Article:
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Canadian logging camp goes green

Domestic power for seasonal logging camps is traditionally supplied by a generator, banging along all day. So when Volts Energies were asked if they could provide a silent, worry-free alternative, they rose to the challenge by designing a solar energy trailer which could meet the camp’s power requirement.

Volts Energies have been providing private energy solutions to residential and commercial clients across the American continent since 2003.

They came up with a ‘mobile’ solution because camps change location. After it’s bumpy road journey, the panels, which lie flat against the roof and one side during transport can be deployed in under twenty minutes on their bespoke aluminium framing which allows them to be tilted toward the sun in the familiar way – seen here outside their factory during construction.

Bifacial panels

The 16 panels housed on the trailer offer 6kWp in normal circumstances – but that output can be augmented by the fact that the eight panels on the roof section are ‘bifacial’ …able to absorb energy which has been reflected from the white trailer roof onto the back face of the panel. This neat ability allows the Photovoltaic installation to provide over 7kWp.

Volts Energies have chosen to harvest the Solar power with a pair of SmartSolar MPPT 150/100’s for the roof section; and a pair of SmartSolar MPPT 150/70’s for the wall.

Energy is stored in three 24VDC battery banks of 1012Ah each, bringing the total energy reserve to 72kWh. The AGM batteries have a combined weight approaching two tons – so it was decided to install them above the trailer’s double axles, to support the load. They occupy an insulated wooden structure which secures them from any inadvertent metallic contact across the battery poles, whilst also having ventilation holes to dissipate heat during heavy use.

All component parts of the installation were fitted directly onto a plywood sheet for ease of working, and later installed into the trailer as a complete module.

That module includes an Orion DC-DC 24V to 12V converter which was installed to power the trailer’s 12V lights using the 24V battery bank; a pair of Lynx Power In modular DC bus bars; and the installation’s AC output which is provided by a pair of MultiPlus 24VDC 3kW 120V Inverters/Chargers. These MultiPlus units can provide a peak power of 12kW – perfect for the power surge when the site’s air conditioning system starts up.

Internet monitoring for remote systems

Remote monitoring of the system is provided by the Color Control GX control panel – the communications module which sits at the heart of the system controlling the entire installation, and which is connected to the internet by satellite. This allows Volts Energies to monitor system performance remotely; receive alerts in the event of a problem – change settings if necessary – and monitor the batteries’ state-of-charge.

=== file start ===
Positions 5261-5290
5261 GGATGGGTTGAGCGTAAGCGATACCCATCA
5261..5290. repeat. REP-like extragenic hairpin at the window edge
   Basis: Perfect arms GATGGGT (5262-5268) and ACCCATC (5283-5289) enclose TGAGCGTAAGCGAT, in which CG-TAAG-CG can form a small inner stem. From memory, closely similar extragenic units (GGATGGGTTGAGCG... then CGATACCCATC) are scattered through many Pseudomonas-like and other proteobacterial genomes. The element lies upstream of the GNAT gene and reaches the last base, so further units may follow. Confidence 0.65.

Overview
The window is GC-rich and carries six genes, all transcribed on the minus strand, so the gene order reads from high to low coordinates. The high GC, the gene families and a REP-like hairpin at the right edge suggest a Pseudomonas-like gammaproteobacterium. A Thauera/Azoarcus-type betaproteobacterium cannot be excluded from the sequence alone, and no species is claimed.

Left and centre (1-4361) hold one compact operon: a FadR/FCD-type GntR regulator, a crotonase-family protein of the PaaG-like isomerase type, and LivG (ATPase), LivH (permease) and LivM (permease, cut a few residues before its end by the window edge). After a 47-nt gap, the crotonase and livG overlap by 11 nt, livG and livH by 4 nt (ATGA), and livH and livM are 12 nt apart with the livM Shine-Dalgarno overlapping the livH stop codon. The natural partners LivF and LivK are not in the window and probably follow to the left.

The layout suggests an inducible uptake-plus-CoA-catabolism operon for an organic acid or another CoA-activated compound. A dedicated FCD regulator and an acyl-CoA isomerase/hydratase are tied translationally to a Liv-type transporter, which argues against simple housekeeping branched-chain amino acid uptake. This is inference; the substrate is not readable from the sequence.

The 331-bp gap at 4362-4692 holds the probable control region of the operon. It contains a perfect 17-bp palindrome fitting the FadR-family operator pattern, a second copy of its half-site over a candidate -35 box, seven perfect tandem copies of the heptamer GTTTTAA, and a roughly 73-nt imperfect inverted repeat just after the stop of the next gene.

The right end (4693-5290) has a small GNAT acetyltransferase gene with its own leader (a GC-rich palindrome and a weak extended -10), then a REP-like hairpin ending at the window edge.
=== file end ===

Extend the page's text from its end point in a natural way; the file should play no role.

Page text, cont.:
Speaking of state of charge – the unit responsible for keeping track of the batteries’ performance is a BMV-712 battery monitor. The BMV-712 keeps account of all the power going into …and coming out of the battery bank – together with a plethora of other current and voltage -related information which it logs for inspection. It also has an alarm and automatic relay which can be programmed to trigger actions in the event of low/high-voltage; low/high temperature; low state of charge etc. All of this information is available from the display on the BMV itself; via Bluetooth on a smart phone or other device; or from anywhere in the world using VRM – Victron Energy’s free-to-use Remote Management platform.

At the logging camp a relay has been set to start a 13kW generator. If the solar resource is insufficient, or energy demand is high and prolonged, the generator starts – and stops – automatically according to battery voltage. This start-up can also be triggered remotely, using VRM.

All electrical protections are of course present. At the AC outlet of the inverters, long extensions have been provided to route the current to the three construction trailers which the system supplies. When traveling, these extensions are disconnected, rolled up and stored in the trailer. Everything has been designed to facilitate the installation and removal of equipment quickly and safely for future users.

This trailer was ordered by the client after he successfully ran his logging camp all summer using a similar but smaller trailer – built by Volts Energies – without using his generator at all, resulting in huge fuel savings.  This second trailer is an endorsement of Volts Energies planning and design to meet their clients demands for remote energy.

Trailer power

In a country the size of Canada customers can’t always come to you. Volts Energies have fitted out another trailer which they take to potential customers to demonstrate remote power. Seen in the image below, they’ve promised to show us how that trailer is fitted out in a couple of weeks.

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